By now, the word is out from other early testers that the Razor’s tone is incredibly agreeable for a suppressor of its size. Mounted on both my .308 PTR-91 and my .300 BLK AR-15, the Razor held its own against the 7.5” rendition of its larger, modular brother. In fact, while the Surge 762 was perceptibly quieter with subsonic .300 BLK, two other shooters that joined me at the range agreed that the Razor’s lower pitch was pleasing enough that it actually “sounded better”. This paradox also held true on the .308 PTR. None of this is to say that the Razor is “better” or truly quieter than its stablemate; it’s not. According to Silencer Shop’s testing, the Razor is a 133 dB (137 dB at ear) can with .300 BLK and a 144 dB (134 dB at ear) suppressor with .308. These are noticeably higher SPLs than the Surge. However, the Razor sounds good enough that I would strongly consider it if weight and length were among my priorities and I would not feel shorted by the performance it offers.
Part of the reason that the Razor sounds so good seems to be the way it directs gas forward out of the muzzle, rather than back towards the action. On the video, you may see that each round is accompanied by a cloud of smoke that leaves the end of the can. On other, gassier suppressors, I’ve not noticed quite as much gas leaving the muzzle; rather it often exits through the ejection port or out the back of the receiver and into the user’s face. Jettisoning hot gas as the Razor does may come with an attenuation penalty near the muzzle, but it also makes using the silencer much more enjoyable for the shooter.
It’s understandable that many shooters will look at the Razor and be turned off by the fact that other cans outperform it on a meter. After all, merely getting permission to own the suppressor costs $200 and months of waiting, so it only makes sense to want the best sound reduction possible. However, there is far more to suppression than simple meter results and in these other areas, the Razor has much to offer.
As the lightest and shortest can of its type, the Razor nearly disappears on some rifles, or is at least far less obtrusive than full-size .30 caliber cans. Despite my criticism of the rotational play exhibited by the Dual Taper Lock mounts, the system’s lack of significant wear surfaces signal better longevity and a marked improvement over Graham’s previous ASR design. Though it is technically louder than some of its rivals, the suppressor narrows the perception gap with excellent tone and very low backpressure.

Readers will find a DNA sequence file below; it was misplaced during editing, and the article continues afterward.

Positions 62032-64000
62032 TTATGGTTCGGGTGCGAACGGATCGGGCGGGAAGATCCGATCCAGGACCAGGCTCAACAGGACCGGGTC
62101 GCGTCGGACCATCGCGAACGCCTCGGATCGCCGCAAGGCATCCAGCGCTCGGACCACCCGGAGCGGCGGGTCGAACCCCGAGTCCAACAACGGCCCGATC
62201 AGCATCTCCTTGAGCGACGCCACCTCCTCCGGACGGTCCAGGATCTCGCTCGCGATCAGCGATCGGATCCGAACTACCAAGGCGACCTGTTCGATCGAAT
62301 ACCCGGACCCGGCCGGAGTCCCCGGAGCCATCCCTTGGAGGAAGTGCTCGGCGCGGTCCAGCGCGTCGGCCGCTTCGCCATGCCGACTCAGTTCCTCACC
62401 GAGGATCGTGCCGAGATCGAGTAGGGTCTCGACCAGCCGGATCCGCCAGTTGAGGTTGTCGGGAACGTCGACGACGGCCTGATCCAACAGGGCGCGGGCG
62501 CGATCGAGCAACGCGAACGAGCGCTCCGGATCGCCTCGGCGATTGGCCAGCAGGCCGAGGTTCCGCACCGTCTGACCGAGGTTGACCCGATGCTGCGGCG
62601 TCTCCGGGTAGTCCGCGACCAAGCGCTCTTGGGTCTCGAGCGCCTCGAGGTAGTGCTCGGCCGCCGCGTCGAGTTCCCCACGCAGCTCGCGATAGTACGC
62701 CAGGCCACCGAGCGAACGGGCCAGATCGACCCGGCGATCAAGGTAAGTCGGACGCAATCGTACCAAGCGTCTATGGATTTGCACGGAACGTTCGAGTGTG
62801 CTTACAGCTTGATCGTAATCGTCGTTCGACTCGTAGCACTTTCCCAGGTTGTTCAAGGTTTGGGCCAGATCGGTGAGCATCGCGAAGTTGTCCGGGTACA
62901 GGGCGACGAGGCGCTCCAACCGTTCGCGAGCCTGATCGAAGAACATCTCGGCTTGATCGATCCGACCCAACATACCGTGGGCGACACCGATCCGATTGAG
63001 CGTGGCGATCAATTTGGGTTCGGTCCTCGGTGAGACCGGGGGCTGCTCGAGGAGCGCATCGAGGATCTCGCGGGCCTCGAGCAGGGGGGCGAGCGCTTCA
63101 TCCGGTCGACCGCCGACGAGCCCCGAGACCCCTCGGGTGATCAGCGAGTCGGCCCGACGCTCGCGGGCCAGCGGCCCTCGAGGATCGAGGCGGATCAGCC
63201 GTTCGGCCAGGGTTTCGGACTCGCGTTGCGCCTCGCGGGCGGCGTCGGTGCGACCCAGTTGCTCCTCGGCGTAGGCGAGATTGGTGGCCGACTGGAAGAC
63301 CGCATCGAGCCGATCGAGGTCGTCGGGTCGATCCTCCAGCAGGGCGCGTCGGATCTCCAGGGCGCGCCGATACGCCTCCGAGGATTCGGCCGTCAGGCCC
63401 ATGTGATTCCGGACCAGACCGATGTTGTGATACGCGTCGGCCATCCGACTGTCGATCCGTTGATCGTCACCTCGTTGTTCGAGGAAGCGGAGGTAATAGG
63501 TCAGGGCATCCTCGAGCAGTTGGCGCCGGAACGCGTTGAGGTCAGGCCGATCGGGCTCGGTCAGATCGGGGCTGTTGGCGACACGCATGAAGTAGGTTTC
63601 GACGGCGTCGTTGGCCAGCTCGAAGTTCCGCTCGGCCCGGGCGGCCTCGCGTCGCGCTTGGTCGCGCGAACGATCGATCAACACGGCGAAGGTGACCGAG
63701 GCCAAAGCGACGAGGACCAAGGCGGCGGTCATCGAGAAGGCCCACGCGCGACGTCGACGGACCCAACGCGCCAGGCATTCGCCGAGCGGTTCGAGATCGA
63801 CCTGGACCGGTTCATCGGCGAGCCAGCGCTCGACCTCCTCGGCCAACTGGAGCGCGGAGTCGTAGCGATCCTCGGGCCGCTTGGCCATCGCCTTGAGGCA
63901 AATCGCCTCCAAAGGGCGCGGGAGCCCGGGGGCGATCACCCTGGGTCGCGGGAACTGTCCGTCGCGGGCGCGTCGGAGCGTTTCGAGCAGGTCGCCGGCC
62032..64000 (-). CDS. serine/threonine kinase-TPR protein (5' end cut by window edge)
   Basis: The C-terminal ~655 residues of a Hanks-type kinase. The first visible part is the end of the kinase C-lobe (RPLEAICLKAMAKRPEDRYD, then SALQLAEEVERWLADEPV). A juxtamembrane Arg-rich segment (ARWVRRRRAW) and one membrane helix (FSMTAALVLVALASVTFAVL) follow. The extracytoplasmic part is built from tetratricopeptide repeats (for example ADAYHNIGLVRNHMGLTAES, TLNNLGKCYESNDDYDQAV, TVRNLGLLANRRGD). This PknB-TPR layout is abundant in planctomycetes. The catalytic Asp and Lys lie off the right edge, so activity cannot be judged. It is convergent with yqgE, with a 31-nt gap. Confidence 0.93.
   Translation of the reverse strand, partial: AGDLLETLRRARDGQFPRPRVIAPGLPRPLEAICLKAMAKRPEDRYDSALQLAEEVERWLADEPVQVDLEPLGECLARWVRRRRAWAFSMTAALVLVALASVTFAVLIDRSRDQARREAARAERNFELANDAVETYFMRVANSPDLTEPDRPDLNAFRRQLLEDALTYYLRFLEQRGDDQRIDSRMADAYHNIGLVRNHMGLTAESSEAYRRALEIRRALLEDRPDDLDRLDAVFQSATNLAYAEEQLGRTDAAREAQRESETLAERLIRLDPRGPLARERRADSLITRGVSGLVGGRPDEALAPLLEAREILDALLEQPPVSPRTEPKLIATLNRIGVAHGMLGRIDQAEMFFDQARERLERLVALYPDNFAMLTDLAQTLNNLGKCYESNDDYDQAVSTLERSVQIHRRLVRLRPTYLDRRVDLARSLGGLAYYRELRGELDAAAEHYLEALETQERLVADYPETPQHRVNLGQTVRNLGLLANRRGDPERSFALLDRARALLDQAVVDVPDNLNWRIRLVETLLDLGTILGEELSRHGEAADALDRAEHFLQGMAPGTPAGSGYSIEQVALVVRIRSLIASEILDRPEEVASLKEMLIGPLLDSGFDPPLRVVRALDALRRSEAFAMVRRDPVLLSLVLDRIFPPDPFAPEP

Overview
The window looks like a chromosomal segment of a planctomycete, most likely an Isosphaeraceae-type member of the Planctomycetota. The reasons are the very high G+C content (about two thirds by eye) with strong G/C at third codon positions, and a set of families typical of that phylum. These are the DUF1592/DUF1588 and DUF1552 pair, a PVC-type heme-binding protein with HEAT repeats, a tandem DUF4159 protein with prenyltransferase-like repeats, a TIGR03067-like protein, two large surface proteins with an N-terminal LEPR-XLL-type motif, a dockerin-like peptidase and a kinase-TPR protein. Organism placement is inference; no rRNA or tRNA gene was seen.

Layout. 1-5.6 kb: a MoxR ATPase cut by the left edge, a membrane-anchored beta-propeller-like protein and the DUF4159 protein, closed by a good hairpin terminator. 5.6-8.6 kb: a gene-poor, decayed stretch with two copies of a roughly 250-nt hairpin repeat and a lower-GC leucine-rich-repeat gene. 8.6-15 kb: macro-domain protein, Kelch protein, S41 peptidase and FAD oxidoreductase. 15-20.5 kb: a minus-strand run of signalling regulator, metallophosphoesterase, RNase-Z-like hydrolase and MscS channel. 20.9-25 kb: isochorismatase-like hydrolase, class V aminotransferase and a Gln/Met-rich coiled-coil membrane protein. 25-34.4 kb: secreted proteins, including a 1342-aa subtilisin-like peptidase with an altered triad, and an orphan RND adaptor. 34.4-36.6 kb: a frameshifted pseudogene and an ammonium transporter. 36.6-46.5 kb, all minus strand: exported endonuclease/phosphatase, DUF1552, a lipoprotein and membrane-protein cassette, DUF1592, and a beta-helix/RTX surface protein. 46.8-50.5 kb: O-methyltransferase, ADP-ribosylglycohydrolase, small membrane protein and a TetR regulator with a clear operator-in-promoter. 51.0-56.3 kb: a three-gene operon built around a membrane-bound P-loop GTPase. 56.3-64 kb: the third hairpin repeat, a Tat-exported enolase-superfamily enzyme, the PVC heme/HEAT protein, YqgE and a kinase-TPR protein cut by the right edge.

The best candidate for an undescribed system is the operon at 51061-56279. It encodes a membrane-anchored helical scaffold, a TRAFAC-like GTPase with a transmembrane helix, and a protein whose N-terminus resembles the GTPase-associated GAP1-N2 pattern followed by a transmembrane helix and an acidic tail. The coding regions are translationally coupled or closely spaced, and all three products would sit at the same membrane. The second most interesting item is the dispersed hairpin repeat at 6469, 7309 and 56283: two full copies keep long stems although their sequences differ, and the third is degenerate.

Unless you’re absolutely married to suppression numbers, the Razor 762 by Rugged Suppressors is deserving of a serious look. It lacks the modularity of its predecessor, but sounds nearly as good (or perhaps better in some situations) and comes in a good bit cheaper. Prospective buyers can find the Razor 762 at Silencer Shop for between $800 and $850, depending on Powered By dealer pricing.
An information security professional by day and gun blogger by night, Nathan started his firearms journey at 16 years old as a collector of C&R rifles. These days, you’re likely to find him shooting something a bit more modern – and usually equipped with a suppressor – but his passion for firearms with military heritage has never waned. Over the last five years, Nathan has written about a variety of firearms topics, including Second Amendment politics and gun and gear reviews. When he isn’t shooting or writing, Nathan nerds out over computers, 3D printing, and Star Wars.